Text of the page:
Abstract Title:

Urinary phthalate exposures and risk of breast cancer: the Multiethnic Cohort study.

Abstract Source:

Breast Cancer Res. 2021 Apr 6 ;23(1):44. Epub 2021 Apr 6. PMID: 33823904

Abstract Author(s):

Anna H Wu, Adrian A Franke, Lynne R Wilkens, Chiuchen Tseng, Shannon M Conroy, Yuqing Li, Linda M Polfus, Mindy De Rouen, Christian Caberto, Christopher Haiman, Daniel O Stram, Loïc Le Marchand, Iona Cheng

Article Affiliation:

Anna H Wu


BACKGROUND: The epidemiologic evidence from observational studies on breast cancer risk and phthalates, endocrine disrupting chemicals, has been inconsistent. In the only previous study based on pre-diagnostic urinary phthalates and risk of breast cancer, results were null in mostly white women.

METHODS: We examined the association between pre-diagnostic urinary phthalates and breast cancer in a nested case-control study within the Multiethnic Cohort (MEC) study, presenting the first data from five major racial/ethnic groups in the USA. We measured 10 phthalate metabolites and phthalic acid, using a sensitive liquid chromatography mass spectrometry assay on 1032 women with breast cancer (48 African Americans, 77 Latinos, 155 Native Hawaiians, 478 Japanese Americans, and 274 Whites) and 1030 matched controls. Conditional logistic regression was used to examine risk with individual metabolites and ratios of primary (MEHP, mono-2-ethylhexyl-phthalate) to secondary (MEHHP, mono(2-ethyl-5-hydroxyhexyl); MEOHP, mono(2-ethyl-5-oxohexy)) metabolites of di-2-ethylhexyl phthalate (DEHP), a widely used plasticizer. In addition, we investigated risk associations with high (∑HMWP) and low molecular weight (∑LMWP) phthalates, as well as total phthalates which included high and low molecular weight phthalates with phthalic acid (∑LMHMPA) or without phthalic acid in molar ratios (∑LMHM) and adjusted for creatinine and potential confounders.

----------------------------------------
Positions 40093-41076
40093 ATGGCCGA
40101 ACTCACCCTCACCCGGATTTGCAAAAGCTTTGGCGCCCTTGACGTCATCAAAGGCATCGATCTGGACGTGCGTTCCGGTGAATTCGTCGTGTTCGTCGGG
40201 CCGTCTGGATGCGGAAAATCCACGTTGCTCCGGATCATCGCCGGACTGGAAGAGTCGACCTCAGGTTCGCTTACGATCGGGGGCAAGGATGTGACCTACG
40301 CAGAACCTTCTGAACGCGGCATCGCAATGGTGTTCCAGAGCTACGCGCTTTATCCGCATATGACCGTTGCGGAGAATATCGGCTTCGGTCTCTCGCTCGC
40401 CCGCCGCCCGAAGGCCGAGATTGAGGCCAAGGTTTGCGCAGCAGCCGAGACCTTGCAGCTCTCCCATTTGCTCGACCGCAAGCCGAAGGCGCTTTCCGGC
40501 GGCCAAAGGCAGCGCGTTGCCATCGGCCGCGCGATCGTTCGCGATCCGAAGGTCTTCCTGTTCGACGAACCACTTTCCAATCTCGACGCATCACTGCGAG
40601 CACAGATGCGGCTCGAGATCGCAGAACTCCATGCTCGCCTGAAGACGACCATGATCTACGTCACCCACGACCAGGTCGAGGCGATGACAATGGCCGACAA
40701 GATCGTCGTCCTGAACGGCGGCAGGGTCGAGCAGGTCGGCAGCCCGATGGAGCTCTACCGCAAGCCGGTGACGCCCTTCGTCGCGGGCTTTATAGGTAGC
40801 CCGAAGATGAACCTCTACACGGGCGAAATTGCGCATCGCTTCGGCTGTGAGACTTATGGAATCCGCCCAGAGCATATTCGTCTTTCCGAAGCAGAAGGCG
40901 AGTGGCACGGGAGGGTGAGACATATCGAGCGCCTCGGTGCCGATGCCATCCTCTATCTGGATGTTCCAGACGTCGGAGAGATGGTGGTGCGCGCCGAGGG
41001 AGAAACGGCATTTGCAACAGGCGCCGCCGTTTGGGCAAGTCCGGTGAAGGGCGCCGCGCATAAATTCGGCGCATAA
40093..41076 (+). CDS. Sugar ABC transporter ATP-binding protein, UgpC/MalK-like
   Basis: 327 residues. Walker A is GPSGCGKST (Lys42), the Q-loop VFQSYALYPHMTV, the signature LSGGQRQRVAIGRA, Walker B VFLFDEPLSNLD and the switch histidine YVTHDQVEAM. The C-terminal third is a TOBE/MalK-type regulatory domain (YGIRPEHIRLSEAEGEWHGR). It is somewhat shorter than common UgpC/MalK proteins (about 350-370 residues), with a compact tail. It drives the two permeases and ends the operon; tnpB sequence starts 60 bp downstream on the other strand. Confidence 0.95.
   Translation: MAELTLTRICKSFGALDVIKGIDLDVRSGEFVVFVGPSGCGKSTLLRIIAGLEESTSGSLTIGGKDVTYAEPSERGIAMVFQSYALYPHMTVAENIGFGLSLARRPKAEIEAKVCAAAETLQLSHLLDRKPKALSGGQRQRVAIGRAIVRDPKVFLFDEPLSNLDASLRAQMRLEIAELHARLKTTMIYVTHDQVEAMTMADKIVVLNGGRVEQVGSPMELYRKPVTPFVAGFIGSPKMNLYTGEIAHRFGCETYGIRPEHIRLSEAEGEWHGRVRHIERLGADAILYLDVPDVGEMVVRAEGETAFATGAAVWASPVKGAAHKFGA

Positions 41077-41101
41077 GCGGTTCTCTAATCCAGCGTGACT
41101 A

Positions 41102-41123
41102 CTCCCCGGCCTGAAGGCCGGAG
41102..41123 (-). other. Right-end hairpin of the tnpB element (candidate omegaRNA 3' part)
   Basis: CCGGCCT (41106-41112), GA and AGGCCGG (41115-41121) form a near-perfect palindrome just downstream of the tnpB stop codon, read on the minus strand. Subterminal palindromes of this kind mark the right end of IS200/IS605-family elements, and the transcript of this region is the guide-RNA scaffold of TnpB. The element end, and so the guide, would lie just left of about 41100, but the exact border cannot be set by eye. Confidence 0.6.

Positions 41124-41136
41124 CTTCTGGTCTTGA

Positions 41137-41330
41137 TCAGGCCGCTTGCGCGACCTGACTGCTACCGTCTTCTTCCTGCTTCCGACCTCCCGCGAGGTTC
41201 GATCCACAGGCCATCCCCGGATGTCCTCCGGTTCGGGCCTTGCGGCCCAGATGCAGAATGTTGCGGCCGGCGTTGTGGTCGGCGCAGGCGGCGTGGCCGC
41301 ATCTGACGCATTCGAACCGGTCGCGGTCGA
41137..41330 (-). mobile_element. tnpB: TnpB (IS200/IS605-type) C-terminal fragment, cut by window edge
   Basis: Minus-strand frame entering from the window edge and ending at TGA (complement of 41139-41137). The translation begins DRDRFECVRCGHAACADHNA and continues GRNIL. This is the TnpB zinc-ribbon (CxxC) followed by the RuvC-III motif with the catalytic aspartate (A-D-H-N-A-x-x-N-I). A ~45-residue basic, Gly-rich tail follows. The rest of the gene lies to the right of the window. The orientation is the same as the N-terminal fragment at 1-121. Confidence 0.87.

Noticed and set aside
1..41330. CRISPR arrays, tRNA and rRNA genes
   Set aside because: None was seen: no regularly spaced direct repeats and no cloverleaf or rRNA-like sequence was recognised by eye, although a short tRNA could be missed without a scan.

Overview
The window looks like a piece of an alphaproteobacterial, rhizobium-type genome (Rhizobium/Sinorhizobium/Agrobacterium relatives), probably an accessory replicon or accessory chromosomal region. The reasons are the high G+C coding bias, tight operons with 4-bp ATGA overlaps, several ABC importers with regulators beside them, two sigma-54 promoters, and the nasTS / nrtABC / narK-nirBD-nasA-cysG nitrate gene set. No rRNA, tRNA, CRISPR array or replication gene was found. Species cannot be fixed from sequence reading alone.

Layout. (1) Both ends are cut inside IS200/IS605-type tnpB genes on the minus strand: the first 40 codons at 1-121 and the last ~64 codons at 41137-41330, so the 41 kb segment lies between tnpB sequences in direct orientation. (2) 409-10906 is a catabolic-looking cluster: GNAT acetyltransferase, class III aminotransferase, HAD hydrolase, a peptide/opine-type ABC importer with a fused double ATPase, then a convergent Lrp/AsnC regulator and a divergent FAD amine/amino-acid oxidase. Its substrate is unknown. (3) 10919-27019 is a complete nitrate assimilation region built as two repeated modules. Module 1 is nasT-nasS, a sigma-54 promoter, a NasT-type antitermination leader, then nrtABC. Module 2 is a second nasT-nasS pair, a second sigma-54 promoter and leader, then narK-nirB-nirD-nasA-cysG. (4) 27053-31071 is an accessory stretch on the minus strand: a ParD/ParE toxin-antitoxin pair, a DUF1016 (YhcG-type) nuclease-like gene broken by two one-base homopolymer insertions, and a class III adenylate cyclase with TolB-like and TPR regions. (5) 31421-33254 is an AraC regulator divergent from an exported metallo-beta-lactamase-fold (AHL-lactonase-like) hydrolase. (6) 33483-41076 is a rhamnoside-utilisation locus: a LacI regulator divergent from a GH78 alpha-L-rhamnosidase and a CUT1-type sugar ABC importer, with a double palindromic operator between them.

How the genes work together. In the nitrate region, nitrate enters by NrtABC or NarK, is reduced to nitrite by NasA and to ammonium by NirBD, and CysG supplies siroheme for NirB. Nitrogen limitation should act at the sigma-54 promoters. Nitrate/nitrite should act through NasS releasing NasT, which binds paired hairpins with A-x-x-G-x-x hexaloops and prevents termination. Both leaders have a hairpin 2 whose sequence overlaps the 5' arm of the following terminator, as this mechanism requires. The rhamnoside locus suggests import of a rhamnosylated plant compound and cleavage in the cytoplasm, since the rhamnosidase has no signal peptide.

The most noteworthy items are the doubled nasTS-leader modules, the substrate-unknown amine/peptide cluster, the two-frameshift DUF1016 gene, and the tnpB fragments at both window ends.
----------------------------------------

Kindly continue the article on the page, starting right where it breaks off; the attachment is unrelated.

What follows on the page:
RESULTS: Among all women, breast cancer risk was higher for those in tertile 2 and tertile 3 of primary to secondary metabolites of DEHP (MEHP/(MEHHP + MEOHP)) in comparison to those in tertile 1; the respective odds ratios were 1.32 (95% CI 1.04-1.68) and 1.26 (95% CI 0.96-1.66) (P = 0.05). Risk among Native Hawaiian women increased with exposures to eight of ten individual phthalates and total phthalates (∑LMHMPA OR = 2.66, 95% CI 1.39-5.12, P = 0.001). In analysis by hormone receptor (HR) status, exposure above the median of ∑LMWP was associated with an increased risk of HR-positive breast cancer (OR = 1.30, 95% CI 1.05-1.60) while above the median exposure to phthalic acid was associated with an increased risk of HR-negative breast cancer (OR = 1.59, 95% CI 1.01-2.48).

CONCLUSIONS: Further investigations of suggestive associations of elevated breast cancer risk with higher ratios of primary to secondary metabolites of DEHP, and differences in risk patterns by race/ethnicity and HR status are warranted.

Study Type : Human Study

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